Melina Rauter
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10th London Craft Week themed “Chinese Design: Harmony in Diversity” launched in London

On May 13th, London celebrated the opening of the tenth annual London Craft Week, this year themed "Chinese Design: Harmony in Diversity." Known as one of the most influential cultural events in the handicraft world, the week-long gathering offers a unique platform for artisans from around the globe. It fosters a dynamic exchange of ideas, blending international and local influences with both historical and contemporary elements in a collaborative celebration of craft.

The exhibition is organized by the Art and Design Press with strong support from the London Craft Week Organizing Committee and the Cultural Section of the Chinese Embassy in the UK.

During the opening ceremony and for the very first time, the Chairman and Founder of the London Craft Week, Guy Salter, shared a letter that was received from Buckingham Palace from King Charles himself. In his message, King Charles extended heartfelt congratulations on the event's 10th anniversary, recalling fond memories from its inauguration in 2015, which he and his wife had the honour of opening. The King lauded London Craft Week for showcasing the diverse and often hidden talents from across the globe, reflecting the vibrant energy and diversity of London. He expressed hope that the event would serve as a unifying force, bringing together artists, makers, and communities worldwide, cementing London’s status as a global hub of creativity and culture.

Guy Salter, Chairman of London Craft Week, delivered a speech at the opening ceremony. (All Photos in this article are provided by the organizers)

From left to right: Wen Longmei, Member of the Standing Committee and Head of the Propaganda Department of Ji'an County CPC Committee; Li Liyan, Minister-Counselor at the Chinese Embassy in the UK; Victoria Broackes, President of the London Design Biennale; Zhao Fei, Minister at the Chinese Embassy in the UK; Guy Salter, Chairman of London Craft Week; Xia Yuzi, Minister-Counselor at the Chinese Embassy in the UK; and Qian Zhu, President and Editor-in-Chief of Art and Design Magazine, cut the ribbon for the exhibition.

The "Chinese Design: Harmony in Diversity" exhibition, renowned for showcasing the intricate craftsmanship and cultural heritage of China, will captivate visitors with its three main sections: clothing, pottery, and lacquerware. Complementing the exhibit, three significant lectures and workshops will take place on May 14th, 15th, and 18th. These sessions will focus on ceramics, silk, and Chinese handicrafts aimed at poverty alleviation, allowing participants to engage directly with these crafts and broaden their understanding.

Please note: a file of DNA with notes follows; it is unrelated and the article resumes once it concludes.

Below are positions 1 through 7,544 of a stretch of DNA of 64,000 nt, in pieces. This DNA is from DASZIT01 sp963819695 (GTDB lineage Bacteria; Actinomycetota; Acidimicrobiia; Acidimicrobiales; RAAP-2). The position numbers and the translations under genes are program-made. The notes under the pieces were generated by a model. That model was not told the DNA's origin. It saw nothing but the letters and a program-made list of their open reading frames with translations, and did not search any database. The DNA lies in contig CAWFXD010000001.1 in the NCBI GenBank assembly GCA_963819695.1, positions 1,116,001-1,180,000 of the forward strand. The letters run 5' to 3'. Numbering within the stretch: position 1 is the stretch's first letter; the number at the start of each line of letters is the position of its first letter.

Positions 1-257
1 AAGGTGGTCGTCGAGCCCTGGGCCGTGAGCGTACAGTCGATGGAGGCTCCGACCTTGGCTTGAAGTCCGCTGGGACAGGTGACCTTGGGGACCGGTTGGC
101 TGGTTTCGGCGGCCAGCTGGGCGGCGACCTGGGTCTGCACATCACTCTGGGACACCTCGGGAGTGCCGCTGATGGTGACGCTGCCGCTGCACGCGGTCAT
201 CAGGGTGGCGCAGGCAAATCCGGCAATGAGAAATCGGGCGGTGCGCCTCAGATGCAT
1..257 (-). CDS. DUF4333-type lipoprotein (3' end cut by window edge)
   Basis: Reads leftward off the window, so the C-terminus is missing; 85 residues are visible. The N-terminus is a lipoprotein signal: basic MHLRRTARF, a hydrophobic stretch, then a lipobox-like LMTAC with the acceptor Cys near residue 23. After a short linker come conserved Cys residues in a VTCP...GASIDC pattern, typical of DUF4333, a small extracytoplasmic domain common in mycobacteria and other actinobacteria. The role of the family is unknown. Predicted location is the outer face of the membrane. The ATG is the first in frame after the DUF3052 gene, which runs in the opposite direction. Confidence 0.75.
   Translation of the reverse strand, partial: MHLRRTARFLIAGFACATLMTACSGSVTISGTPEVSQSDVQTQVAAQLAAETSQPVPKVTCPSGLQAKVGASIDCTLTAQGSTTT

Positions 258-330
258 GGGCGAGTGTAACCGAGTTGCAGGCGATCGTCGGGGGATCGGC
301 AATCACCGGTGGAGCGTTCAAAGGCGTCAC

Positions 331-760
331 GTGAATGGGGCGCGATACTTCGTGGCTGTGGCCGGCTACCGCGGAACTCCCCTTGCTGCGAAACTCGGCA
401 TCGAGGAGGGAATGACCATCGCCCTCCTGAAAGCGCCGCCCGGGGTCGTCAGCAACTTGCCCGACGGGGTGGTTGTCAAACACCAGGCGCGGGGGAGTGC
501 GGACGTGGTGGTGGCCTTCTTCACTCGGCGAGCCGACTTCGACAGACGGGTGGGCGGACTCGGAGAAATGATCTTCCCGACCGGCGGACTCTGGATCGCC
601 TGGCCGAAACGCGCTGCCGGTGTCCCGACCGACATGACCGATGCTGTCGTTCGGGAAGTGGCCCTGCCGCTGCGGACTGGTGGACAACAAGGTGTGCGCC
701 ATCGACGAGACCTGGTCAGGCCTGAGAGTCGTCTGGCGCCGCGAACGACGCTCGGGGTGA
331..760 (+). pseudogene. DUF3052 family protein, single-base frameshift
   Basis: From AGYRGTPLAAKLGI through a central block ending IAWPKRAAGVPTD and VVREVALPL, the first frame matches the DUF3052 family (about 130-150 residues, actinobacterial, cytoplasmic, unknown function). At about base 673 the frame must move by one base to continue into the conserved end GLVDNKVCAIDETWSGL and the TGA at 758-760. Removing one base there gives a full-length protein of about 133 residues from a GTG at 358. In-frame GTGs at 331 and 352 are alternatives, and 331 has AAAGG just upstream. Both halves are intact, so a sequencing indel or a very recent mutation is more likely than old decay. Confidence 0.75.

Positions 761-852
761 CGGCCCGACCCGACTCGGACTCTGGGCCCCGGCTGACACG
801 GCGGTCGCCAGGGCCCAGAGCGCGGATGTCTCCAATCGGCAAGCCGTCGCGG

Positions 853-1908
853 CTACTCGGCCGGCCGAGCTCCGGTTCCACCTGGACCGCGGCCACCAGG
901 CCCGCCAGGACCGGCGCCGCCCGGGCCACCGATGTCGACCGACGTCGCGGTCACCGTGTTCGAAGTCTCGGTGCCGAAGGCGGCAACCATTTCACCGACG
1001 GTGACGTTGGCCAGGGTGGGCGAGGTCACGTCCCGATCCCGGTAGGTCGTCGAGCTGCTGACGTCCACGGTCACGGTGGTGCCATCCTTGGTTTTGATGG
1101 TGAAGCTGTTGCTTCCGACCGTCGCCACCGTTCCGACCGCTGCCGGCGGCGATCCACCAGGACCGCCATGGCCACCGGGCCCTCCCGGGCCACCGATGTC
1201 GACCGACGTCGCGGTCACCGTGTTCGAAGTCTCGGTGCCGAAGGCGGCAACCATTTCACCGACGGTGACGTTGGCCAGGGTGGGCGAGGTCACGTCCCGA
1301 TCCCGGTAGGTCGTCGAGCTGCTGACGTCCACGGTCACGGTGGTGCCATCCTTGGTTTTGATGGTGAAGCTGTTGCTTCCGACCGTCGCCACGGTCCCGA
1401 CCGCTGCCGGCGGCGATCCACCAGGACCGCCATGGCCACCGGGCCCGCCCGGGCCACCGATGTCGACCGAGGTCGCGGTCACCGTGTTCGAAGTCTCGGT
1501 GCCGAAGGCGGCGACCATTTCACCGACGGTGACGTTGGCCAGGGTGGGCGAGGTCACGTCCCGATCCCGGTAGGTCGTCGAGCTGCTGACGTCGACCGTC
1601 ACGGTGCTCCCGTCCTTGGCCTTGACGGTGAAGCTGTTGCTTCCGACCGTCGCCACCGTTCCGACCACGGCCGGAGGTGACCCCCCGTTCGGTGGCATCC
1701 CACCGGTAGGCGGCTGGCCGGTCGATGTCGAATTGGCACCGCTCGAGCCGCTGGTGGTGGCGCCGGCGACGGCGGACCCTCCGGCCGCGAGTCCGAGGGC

The apparel segment, dubbed "The Flower of Ethnic Costumes," features the vibrant and diverse clothing of the Han, Miao, and Yi ethnic groups, brought to life by notable designers like Axin and Lei Wenwen, and the innovative apparel brand Desi Jianqu. This brand made headlines on the opening day with a fashion flash mob inspired by the national intangible cultural heritage of Xiang Yun Sha, earning enthusiastic applause from the audience.

Anthony Bednall, the Head of the Fashion Department at Kingston University, shared his decade-long experience in Beijing and his collaborative work with Chinese artisans. He emphasized the importance of preserving traditional handicrafts within the context of modern sustainable fashion. Bednall also highlighted his partnership with Chinese fashion designer, Guape, who has worked to preserve endangered embroidery skills. He noted the diversity of China's 53 ethnic minorities and stressed the relevance of integrating cultural identity and sustainable practices into fashion education.

In pottery, "The Flower of Pottery Art" section illuminates the artistry of contemporary Longquan celadon and Jizhou kiln porcelain, contrasting folk kilns' spontaneous creativity with the refined aesthetic of official kilns. Meanwhile, "The Flower of Lacquerware" highlights pieces like " La(core)quer" by Huo Yijin, which blends traditional lacquer techniques with elements like celadon and historical artefacts to reinvigorate lacquerware for practical use.

The exhibition underscores the significant role of handicrafts in poverty alleviation, particularly through initiatives like the "Mother's Needlework" project by China Ping An Group and Art and Design Magazine, which transforms recycled clothing into exquisite handicrafts while providing local women with employment and training. This not only supports local economies but also promotes the sustainability of traditional crafts.

Together, these segments and initiatives not only celebrate the aesthetic brilliance of Chinese handicrafts but also their pivotal role in cultural preservation and social advancement, highlighting the exhibition's contribution to fostering deeper connections and sustainable development between China and the global community.

Melina RauterKailun Sui

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